FIRE JOE MORGAN: An Open Letter To Ken Tremendous


Where Bad Sports Journalism Came To Die

FJM has gone dark for the foreseeable future. Sorry folks. We may post once in a while, but it's pretty much over. You can still e-mail dak, Ken Tremendous, Junior, Matthew Murbles, or Coach.

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Wednesday, June 04, 2008


An Open Letter To Ken Tremendous

Dear Ken Tremendous,

I was on the internet today and happened to read your Open Letter to Theo Epstein. I'd like to talk about that letter, and I apologize to you and anyone else reading that this is going to be boring and unfunny. I blame you.

As far as points 1-4, 7, 8 and 10: as I said from the beginning, I'm leaving it up to Theo as to whether or not the Sox would be better off spending their resources on Bonds. They probably aren't. Bill James has already made a great case for not signing Bonds on a pure baseball-performance level; I don't need Ken Tremendous running the numbers for me when it's already been done by the pros. (Why does anybody read this website anyway?)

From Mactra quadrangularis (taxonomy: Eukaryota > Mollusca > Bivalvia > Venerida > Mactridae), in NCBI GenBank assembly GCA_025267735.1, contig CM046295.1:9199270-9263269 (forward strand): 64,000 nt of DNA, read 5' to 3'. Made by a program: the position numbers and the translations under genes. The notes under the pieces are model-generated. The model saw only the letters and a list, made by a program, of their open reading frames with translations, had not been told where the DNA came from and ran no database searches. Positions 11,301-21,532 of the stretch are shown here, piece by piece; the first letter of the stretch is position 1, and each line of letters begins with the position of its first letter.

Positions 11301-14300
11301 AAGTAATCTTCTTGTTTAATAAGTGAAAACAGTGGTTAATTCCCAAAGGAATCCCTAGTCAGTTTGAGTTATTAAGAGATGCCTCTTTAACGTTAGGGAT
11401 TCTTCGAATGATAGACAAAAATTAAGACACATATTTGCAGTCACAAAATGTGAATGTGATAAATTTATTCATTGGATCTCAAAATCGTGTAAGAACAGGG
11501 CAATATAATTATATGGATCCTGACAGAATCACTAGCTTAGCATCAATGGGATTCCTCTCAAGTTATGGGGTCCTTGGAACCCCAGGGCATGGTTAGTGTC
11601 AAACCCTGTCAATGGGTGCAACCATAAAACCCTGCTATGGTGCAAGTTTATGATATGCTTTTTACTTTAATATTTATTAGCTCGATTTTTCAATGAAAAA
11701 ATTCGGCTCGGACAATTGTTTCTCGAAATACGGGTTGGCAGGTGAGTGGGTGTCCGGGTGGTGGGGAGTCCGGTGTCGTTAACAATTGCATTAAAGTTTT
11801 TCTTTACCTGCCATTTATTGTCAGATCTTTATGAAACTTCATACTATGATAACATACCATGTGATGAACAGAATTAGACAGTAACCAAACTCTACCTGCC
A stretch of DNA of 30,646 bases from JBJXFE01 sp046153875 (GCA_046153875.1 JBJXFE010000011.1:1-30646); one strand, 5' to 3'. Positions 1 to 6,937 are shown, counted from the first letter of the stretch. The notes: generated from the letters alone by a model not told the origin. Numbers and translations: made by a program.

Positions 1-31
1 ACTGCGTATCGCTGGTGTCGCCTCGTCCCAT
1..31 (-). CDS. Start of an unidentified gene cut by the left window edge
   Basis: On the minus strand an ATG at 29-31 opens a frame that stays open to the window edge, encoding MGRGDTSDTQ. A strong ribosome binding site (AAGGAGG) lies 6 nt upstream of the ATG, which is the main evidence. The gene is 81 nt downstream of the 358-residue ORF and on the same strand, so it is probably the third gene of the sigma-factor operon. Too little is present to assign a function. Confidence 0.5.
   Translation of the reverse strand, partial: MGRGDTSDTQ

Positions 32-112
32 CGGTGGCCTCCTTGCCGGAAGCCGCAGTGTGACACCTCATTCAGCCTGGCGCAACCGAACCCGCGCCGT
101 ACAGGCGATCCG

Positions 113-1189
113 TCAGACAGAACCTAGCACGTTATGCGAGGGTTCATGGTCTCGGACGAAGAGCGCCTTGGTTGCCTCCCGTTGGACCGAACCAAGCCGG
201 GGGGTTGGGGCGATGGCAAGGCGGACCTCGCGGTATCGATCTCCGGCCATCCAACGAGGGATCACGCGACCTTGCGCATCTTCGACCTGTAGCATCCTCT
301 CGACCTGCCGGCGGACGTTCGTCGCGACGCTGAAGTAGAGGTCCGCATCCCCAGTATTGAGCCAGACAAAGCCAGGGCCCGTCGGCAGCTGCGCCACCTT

I didn't think this was going to be about numbers or even baseball analysis. I also didn't think you were going to call me an asshole.

5. Barry Bonds hated Boston and thought it was racist, before he had ever been there. That seems like a dude you definitely want on your team, which plays in Boston.

I'm fine with it. I'm fine with a guy saying that he didn't want to play in Boston because he thought it was racist, four years ago. I'd be even more fine if that same guy decided to retract his statement, and play in that very same city if it proved to be his only viable option (which again, it won't; this is all hypothetical and pointless).